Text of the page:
That verse is Romans 8:28, and it reads, “And we know that in all things God works for the good of those who love Him, who have been called according to his purpose.”
“I frequently see things happen, and even though I can’t see how they all work together, eventually they do,” said Meiser who was one of three new members appointed to serve on the Presbyterian Lay Committee’s Board of Directors.
That is part of what led him to service with the PLC board, along with that desire to continue helping others, something that has been a part of his life for many years.
Meiser is an executive sales director for Quest Diagnostics, headquartered in Madison, N.J. Quest is the nation’s leading provider of diagnostic testing, providing clinical, pathology and genetic testing services to more than half the hospitals and physicians in the United States as well as other parts of the world. He has been with the company for 23 years, filling several sales/marketing positions during his tenure.
“Every day we touch hundreds of thousands of patients and their families through our diagnostic testing; that’s a lot of folks waiting on lab tests to come back,” Meiser said. “Touching half a million people every day is a special feeling. I feel very blessed that for many years I’ve been here I have led teams that meet customers’ needs. I like to be around and help people. My fulfillment is knowing that we provide the information to help keep employees healthy and safe.”
Part of that desire to help others in need comes from his work as a paramedic, volunteering with fire/rescue/EMS agencies for a number of years.
Meiser and his wife Debbie are both from the Pittsburgh, Pa., area. They lived in Raleigh, N.C., Atlanta, Ga., and Pennsylvania prior to locating in Overland Park, Kan. They have two sons, Brian, 24, who lives in Orlando, Fla., and Alex, 18, a high school senior.
During their travels, the Meisers have been associated with various churches, though they have stayed true to their Christian faith as Presbyterians.
“We’ve attended our fair share of churches,” Meiser said, noting that his Presbyterian roots were planted in the early 1980s while attending Westminster College in New Wilmington, Pa. “We drifted away from our faith but then started to attend church on a regular basis while we were in Raleigh, and we sort of pulled back toward our faith roots.”
Meiser said he “felt a strong calling to get more involved” while living in Pittsburgh and attending Memorial Park Presbyterian Church. He was involved with the New Wineskins Association of Churches in Pittsburgh and was approached by Presbyterian Lay Committee President Carmen Fowler LaBerge about possibly serving as a member of the PLC board of directors.
His church went through the discernment process in Pittsburgh and sought dismissal to the Evangelical Presbyterian Church. Eventually, Meiser and his family moved to Overland Park and found a church that proved to be a good fit for them – Stanley Presbyterian Church where he serves as an elder.
“We felt pulled and called to become part of that church body,” he said. “It was and is a Presbyterian Church (USA) congregation today.”
When the chance to serve the PLC board was presented, Meiser seized the opportunity, agreeing to become one of its newest members. It’s a decision that has brought him plenty of personal satisfaction from what he is able to do, noting that he “felt the tug of the Holy Spirit” telling him he could use the position to benefit others.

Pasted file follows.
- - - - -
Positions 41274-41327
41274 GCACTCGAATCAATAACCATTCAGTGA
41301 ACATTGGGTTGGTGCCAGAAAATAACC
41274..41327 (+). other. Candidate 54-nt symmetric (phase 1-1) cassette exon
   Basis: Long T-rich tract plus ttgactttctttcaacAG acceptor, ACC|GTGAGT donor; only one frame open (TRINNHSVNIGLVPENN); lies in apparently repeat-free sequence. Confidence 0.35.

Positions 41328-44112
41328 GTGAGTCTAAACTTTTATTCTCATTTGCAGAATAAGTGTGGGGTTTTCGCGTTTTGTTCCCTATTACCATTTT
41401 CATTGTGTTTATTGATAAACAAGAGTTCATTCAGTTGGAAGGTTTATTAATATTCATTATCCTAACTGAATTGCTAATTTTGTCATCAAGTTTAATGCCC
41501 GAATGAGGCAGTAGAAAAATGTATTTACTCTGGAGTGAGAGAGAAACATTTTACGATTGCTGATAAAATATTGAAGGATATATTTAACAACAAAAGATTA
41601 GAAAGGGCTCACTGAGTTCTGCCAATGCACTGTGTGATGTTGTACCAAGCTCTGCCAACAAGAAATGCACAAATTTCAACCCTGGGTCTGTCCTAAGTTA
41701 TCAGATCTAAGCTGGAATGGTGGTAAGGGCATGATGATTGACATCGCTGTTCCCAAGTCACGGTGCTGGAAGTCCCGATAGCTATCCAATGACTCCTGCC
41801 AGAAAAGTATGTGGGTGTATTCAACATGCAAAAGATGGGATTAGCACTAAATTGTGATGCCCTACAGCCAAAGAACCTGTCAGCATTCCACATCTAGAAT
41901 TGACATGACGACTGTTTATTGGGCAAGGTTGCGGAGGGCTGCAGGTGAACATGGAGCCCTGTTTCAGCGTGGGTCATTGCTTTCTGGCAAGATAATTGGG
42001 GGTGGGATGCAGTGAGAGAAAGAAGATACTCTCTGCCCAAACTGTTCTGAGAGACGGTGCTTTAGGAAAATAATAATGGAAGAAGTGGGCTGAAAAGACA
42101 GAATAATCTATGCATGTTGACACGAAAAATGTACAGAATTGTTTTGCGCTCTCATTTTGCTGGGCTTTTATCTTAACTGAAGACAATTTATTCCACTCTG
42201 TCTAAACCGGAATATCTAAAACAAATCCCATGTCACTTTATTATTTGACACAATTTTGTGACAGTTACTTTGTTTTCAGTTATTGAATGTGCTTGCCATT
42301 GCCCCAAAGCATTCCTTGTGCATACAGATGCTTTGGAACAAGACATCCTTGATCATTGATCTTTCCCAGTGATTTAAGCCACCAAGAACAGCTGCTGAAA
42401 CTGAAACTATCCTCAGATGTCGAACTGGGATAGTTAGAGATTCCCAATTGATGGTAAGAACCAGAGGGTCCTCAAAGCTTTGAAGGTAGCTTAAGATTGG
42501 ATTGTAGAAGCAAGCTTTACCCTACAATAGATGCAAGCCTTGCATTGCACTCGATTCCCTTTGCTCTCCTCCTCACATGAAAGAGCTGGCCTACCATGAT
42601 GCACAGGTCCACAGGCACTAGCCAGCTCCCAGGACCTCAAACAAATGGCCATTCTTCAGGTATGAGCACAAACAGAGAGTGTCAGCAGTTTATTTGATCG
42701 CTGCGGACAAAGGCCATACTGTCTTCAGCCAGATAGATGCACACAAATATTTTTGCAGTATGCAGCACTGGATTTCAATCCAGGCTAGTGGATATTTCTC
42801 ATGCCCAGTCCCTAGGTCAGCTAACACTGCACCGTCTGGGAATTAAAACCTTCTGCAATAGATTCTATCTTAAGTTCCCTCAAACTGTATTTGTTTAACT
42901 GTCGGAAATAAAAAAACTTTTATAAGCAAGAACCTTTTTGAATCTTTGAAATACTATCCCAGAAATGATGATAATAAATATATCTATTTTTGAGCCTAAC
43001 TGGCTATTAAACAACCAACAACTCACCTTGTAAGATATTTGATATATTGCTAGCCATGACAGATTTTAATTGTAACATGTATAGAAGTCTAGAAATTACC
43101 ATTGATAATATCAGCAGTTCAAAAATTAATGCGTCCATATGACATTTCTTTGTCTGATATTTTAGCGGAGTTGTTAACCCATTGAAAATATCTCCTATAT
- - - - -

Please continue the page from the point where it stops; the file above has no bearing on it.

“Easily the most satisfying thing I’ve gotten out of it (the board appointment) is the compassion, faith and energy that the board (members) universally bring to their work,” he said. “The fellowship and worship together has been incredibly uplifting and fulfilling. Just being around that group of people has made a difference for me. There are a lot of bright, helpful and caring people on the board.”
Meiser fully understands that the Presbyterian Church continues to face challenges, and he outlined what he feels some of them are.
“The challenges have been there for hundreds of years for the PCUSA and all preceding bodies and entities,” he said. “It seems large, mainstream denominations are struggling with issues around governance and polity. We also face the issues from the pull of Sunday morning soccer and baseball, and secular values that are permeating our doctrines. Because of that, not many people want to worship and fellowship, to pour themselves into a church dealing with influx or struggling with a denomination or presbytery.”
He went on to say that a more inclusive church actually has created more fragmentation within the denomination.
“It’s become cumbersome to attract new people and continue to replenish the pews as we look to be more inclusive and welcome folks of different groupings,” Meiser said. “We keep seeing little growth and entire congregations separating. We try to reverse the decline, but people won’t compromise their beliefs to include others.
“We have tried to rewrite the covenants that have been passed down, but that isn’t strengthening the church; it’s actually weakening it. It’s a matter of the Bible being the infallible ordained Word of God. We squabble over that when it should be abundantly clear, and it makes us look silly.”
Meiser also believes that people need to realize the blessings bestowed upon them are directly from God.
“The abundant blessings many of us enjoy and are enriched by that we’re sometimes blissfully ignorant of were given to us by God for His glorification,” Meiser pointed out. “As we appreciate those riches and blessings, it helps us see why God blessed us in such ways with great ministries and many faithful friends and relationships. Using that effectively and in Christian service not only makes sense but also lets us know why we received them in the first place.
“Our issue is to keep believing and let Christ guide us. That should be our focus.”